View by Category

The presentation will start after a short

(15 second) video ad from one of our sponsors.

Hot tip: Video ads won’t appear to registered users who are logged in. And it’s free to register and free to log in!

(15 second) video ad from one of our sponsors.

Hot tip: Video ads won’t appear to registered users who are logged in. And it’s free to register and free to log in!

Loading...

PPT – Introduction to Programming PowerPoint presentation | free to view - id: 873e4-MTJkN

The Adobe Flash plugin is needed to view this content

About This Presentation

Write a Comment

User Comments (0)

Transcript and Presenter's Notes

Introduction to Programming

- Seif Haridi
- KTH
- Peter Van Roy
- UCL

Introduction

- An introduction to programming concepts
- Simple calculator
- Declarative variables
- Functions
- Structured data (example lists)
- Functions over lists
- Correctness and complexity
- Lazy functions
- Concurrency and dataflow
- State, objects, and classes
- Nondeterminism and atomicity

A calculator

- Use the system as a calculator
- gt Oz
- Browse 99999999

Variables

- Variables are short-cuts for values, they cannot

be assigned more than once - declare
- V 99999999
- Browse VV
- Variable identifiers is what you type
- Store variable is part of the memory system
- The declare statement creates a store variable

and assigns its memory address to the identifier

V in the environment

Functions

- Compute the factorial function
- Start with the mathematical definition
- declare
- fun Fact N
- if N0 then 1 else NFact N-1 end
- end
- Fact is declared in the environment
- Try large factorial Browse Fact 100

Composing functions

- Combinations of r items taken from n.
- The number of subsets of size r taken from a set

of size n

Comb

declare fun Comb N R Fact N div

(Fact RFact N-R) end

Fact

Fact

Fact

- Example of functional abstraction

Structured data (lists)

- Calculate Pascal triangle
- Write a function that calculates the nth row as

one structured value - A list is a sequence of elements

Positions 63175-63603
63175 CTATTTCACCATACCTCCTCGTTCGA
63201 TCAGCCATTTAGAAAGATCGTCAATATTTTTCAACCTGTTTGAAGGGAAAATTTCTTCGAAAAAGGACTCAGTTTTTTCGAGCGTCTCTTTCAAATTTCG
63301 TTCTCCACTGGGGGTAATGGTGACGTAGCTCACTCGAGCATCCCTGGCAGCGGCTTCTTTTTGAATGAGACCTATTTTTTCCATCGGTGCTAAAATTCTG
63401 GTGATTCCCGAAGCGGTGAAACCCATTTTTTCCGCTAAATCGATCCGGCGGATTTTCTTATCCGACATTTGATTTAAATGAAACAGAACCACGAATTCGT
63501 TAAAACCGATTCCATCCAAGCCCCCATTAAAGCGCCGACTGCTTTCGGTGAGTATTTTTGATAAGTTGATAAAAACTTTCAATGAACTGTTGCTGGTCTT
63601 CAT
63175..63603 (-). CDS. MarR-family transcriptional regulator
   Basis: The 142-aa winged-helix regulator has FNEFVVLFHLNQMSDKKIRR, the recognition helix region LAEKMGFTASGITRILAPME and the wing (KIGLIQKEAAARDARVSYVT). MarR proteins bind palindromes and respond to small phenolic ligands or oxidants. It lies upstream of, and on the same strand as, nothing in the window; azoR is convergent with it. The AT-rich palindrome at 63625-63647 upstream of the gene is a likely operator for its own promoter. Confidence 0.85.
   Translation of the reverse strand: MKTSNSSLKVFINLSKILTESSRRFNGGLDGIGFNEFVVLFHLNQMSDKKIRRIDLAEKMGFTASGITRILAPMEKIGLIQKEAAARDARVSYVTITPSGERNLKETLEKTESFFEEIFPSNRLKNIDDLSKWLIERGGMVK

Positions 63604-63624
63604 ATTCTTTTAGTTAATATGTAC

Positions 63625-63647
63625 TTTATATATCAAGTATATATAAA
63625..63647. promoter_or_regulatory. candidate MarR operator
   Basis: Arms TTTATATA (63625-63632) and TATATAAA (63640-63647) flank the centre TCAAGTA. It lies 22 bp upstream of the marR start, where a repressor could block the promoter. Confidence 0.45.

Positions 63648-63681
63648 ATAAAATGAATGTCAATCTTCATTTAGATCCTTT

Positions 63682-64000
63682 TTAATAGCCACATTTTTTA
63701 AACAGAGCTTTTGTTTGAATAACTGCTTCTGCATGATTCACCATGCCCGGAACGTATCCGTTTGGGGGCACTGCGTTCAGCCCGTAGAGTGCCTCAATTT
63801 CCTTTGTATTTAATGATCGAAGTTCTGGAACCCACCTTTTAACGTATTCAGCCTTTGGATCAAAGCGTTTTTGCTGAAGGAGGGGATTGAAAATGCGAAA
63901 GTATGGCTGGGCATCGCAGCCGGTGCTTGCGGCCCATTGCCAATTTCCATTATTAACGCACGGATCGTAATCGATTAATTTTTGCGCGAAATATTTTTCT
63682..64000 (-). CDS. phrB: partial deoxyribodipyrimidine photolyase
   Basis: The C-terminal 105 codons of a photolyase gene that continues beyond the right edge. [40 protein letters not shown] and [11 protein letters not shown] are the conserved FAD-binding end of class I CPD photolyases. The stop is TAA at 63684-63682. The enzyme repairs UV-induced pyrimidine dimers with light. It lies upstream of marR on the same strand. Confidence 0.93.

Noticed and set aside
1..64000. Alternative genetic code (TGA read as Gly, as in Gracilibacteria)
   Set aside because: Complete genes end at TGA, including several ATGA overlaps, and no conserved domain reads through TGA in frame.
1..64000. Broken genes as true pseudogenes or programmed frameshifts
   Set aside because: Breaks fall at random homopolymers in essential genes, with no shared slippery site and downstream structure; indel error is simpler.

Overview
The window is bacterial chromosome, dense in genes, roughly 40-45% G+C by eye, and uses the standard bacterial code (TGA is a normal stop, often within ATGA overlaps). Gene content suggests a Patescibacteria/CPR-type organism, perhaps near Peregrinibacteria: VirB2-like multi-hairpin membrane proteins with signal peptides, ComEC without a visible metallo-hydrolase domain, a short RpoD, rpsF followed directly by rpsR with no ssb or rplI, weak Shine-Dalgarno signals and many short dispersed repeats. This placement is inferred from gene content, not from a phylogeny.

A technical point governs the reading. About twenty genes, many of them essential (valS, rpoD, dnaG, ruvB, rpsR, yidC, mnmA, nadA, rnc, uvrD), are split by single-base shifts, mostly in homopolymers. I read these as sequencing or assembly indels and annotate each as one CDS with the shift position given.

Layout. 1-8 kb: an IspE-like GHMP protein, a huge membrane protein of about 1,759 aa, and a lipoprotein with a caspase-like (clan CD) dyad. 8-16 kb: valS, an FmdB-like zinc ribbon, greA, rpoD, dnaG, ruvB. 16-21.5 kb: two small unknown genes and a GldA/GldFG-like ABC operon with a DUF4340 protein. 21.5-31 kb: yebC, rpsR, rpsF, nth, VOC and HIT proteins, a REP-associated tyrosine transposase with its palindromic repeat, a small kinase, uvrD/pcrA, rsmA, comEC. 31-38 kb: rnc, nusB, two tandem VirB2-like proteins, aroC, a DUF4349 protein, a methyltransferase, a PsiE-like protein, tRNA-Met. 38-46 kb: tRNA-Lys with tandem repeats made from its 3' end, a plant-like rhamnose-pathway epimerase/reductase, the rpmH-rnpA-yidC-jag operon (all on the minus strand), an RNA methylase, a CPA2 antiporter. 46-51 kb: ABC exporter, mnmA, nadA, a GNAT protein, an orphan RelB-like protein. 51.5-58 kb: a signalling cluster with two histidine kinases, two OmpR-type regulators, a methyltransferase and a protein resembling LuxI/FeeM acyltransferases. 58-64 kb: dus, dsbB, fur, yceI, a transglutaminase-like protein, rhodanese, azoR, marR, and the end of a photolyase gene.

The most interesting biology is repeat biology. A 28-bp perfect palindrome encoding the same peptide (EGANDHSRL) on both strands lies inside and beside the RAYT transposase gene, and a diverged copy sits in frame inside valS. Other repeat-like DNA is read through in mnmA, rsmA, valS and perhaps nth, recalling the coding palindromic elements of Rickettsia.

- 1 4 6 4 1
- The empty list is written nil
- Lists are created by means of (cons)
- declare
- H1
- T 2 3 4 5
- Browse HT This will show 1 2 3 4 5

Lists (2)

- Taking lists apart (selecting components)
- A cons has two components a head, and tail
- declare L 5 6 7 8
- L.1 gives 5
- L.2 give 6 7 8

6

7

8

nil

Pattern matching

- Another way to take a list apart is by use of

pattern matching with a case instruction - case L of HT then Browse H Browse T end

Functions over lists

1

- Compute the function Pascal N
- Takes an integer N, and returns the Nth row of a

Pascal triangle as a list - For row 1, the result is 1
- For row N, shift to left row N-1 and shift to the

right row N-1 - Align and add the shifted rows element-wise to

get row N

1

1

1

2

1

(0)

1

3

3

1

(0)

1

4

6

4

1

0 1 3 3 1 1 3 3 1 0

Shift right

Shift left

Functions over lists (2)

Pascal N

- declare
- fun Pascal N
- if N1 then 1
- else
- AddList
- ShiftLeft Pascal N-1
- ShiftRight Pascal N-1
- end
- end

Pascal N-1

Pascal N-1

ShiftLeft

ShiftRight

AddList

Functions over lists (3)

- fun ShiftLeft L
- case L of HT then
- HShiftLeft T
- else 0
- end
- end
- fun ShiftRight L 0L end

fun AddList L1 L2 case L1 of H1T1 then

case L2 of H2T2 then H1H2AddList T1 T2

end else nil end end

Top-down program development

- Understand how to solve the problem by hand